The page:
1981-03-02; Central Michigan Life
|Previous||1 of 14||Next|
small (250x250 max)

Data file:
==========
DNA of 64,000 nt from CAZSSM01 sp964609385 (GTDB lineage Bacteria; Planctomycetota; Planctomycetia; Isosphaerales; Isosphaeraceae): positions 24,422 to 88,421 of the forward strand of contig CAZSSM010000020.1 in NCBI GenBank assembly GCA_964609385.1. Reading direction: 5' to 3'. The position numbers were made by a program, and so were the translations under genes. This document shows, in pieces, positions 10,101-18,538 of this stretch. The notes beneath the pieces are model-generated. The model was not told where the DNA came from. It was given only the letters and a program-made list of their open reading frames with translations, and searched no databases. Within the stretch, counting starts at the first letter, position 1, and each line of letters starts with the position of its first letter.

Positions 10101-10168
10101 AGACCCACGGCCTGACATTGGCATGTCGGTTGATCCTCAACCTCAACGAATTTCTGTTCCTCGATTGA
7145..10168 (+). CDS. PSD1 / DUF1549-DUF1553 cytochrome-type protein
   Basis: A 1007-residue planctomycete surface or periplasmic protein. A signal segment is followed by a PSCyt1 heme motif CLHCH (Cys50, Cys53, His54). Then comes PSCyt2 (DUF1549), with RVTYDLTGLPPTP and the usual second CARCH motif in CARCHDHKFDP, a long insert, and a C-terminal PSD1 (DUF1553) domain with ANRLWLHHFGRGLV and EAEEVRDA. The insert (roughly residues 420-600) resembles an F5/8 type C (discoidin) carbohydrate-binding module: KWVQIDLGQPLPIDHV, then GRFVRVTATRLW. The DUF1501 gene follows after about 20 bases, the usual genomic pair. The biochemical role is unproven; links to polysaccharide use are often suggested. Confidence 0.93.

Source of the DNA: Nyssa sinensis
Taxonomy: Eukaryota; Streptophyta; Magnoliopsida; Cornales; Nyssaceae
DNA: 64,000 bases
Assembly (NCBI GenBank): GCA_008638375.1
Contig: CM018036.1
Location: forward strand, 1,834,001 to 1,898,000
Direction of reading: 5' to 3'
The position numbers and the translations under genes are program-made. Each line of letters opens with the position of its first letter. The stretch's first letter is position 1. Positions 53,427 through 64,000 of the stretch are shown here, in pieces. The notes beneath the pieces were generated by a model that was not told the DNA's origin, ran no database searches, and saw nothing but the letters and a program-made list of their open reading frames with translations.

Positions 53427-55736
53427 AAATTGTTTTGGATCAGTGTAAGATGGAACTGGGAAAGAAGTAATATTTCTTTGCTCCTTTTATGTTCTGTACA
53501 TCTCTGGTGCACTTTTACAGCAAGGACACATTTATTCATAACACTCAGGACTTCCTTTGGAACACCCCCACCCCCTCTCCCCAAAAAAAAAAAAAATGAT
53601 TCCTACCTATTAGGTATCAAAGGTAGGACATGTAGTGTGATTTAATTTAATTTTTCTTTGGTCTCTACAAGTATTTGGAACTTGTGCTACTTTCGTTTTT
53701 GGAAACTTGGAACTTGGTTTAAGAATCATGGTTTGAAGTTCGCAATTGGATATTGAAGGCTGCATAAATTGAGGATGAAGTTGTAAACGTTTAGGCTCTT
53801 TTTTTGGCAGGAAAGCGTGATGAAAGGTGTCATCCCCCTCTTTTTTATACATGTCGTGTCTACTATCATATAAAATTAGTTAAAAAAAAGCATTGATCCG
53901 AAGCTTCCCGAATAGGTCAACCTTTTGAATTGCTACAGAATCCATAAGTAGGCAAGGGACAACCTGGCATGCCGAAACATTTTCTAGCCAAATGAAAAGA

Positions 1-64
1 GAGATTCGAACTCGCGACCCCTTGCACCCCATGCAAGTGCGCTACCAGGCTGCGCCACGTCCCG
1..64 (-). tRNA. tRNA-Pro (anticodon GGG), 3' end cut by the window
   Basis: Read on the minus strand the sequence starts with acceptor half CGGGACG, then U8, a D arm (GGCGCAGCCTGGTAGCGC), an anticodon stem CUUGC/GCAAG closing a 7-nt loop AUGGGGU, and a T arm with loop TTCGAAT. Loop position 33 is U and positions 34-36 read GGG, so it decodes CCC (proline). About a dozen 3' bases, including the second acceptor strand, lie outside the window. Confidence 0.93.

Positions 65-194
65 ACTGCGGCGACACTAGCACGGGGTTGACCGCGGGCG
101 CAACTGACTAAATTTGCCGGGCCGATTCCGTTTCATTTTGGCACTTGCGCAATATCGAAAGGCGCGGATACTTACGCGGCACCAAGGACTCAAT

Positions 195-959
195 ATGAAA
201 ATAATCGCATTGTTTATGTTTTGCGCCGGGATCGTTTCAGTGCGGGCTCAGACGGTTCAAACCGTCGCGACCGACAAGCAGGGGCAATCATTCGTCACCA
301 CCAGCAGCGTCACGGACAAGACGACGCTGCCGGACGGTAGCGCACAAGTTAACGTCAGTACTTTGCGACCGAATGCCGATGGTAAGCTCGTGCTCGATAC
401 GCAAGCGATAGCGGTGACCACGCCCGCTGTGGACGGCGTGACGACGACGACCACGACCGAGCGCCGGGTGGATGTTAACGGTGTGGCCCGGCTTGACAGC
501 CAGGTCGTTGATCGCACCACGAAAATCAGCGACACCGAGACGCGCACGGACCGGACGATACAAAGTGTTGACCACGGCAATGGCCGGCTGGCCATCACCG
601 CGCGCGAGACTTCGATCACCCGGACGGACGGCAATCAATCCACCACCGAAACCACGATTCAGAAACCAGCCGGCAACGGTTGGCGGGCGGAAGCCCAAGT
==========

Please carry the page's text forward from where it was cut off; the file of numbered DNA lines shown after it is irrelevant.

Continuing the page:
medium (500x500 max)
large ( > 500x500)
Loading content ...